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Japanese preference weights of the Adult Social Care Outcomes Toolkit for Carers (ASCOT-Carer)

Shiroiwa, Takeru, Nakamura-Thomas, Hiromi, Yamaguchi, Mai, Morikawa, Mie, Moriyama, Yoko, Fukuda, Takashi, Allan, Stephen and Malley, Juliette ORCID: 0000-0001-5759-1647 (2022) Japanese preference weights of the Adult Social Care Outcomes Toolkit for Carers (ASCOT-Carer). Quality of Life Research, 31 (7). pp. 2143-2151. ISSN 0962-9343

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Identification Number: 10.1007/s11136-021-03076-w

Abstract

Purpose: We developed preference weights of the Adult Social Care Outcomes Toolkit for Carers (ASCOT-Carer) in Japan. Methods: We used best–worst scaling (BWS) and composite time trade-off (cTTO) to determine the preference weights for ASCOT-Carer states in the general population. TTO values were applied to convert the BWS scores to utilities. The sample number was approximately 1000 for the BWS survey and 200 for the TTO survey. Whereas face-to-face surveys by computer-assisted interviewing were adopted for the TTO tasks, a web-based survey was used for the BWS tasks. In the BWS tasks, the ASCOT-Carer states were presented, and the “best,” “worst,” “second best,” and “second worst” domains in a profile were selected. A mixed logit model was applied to the BWS data. Results: The respondents’ background was similar to that of the general population, although the number of people in the age and sex categories was equal. The preference weights for calculating the utilities of the ASCOT-Carer states were estimated. The estimated utilities of the ASCOT-Carer states were distributed between 1 and 0.02. All preference weights were consistent. The item with the highest preference weight was level 1 in the “space and time to be yourself.” The least preferred item was level 4 in the “space and time to be yourself” and “control over daily life” domains. Conclusion: We established Japanese preference weights for ASCOT-Carer states, the first weights of an Asian country. The estimated utilities can contribute to the measurement of caregivers’ social care-related QoL and perform of cost-effectiveness analyses.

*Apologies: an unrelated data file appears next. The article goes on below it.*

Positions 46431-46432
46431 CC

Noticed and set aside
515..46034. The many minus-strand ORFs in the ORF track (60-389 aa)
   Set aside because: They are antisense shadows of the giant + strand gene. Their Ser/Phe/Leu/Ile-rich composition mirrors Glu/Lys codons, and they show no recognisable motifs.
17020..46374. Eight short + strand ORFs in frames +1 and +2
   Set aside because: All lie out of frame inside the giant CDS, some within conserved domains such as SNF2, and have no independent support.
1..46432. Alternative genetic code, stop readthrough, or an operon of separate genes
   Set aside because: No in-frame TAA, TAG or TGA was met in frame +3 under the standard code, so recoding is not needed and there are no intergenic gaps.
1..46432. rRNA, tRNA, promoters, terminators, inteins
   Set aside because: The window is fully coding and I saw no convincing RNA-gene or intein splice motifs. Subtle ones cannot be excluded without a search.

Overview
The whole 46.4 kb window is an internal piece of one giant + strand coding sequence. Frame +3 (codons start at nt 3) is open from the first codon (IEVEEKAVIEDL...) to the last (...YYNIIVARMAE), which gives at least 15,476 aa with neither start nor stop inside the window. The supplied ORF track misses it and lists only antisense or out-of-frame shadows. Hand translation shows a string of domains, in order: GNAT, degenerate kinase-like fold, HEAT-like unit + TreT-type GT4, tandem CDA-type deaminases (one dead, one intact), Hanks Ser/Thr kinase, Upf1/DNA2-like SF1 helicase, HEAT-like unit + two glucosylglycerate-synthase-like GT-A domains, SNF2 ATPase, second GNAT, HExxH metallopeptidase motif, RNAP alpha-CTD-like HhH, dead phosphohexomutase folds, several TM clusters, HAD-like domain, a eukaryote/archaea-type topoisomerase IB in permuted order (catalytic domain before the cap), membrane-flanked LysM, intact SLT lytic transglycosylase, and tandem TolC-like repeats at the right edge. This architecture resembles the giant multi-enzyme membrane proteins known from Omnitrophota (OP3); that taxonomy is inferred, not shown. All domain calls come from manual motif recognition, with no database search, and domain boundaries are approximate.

Item Type: Article
Official URL: https://www.springer.com/journal/11136
Additional Information: © 2022 The Authors
Divisions: Personal Social Services Research Unit
Subjects: R Medicine > RA Public aspects of medicine
Date Deposited: 05 Jan 2022 10:27
Last Modified: 17 Jun 2022 12:18
URI: http://eprints.lse.ac.uk/id/eprint/113319

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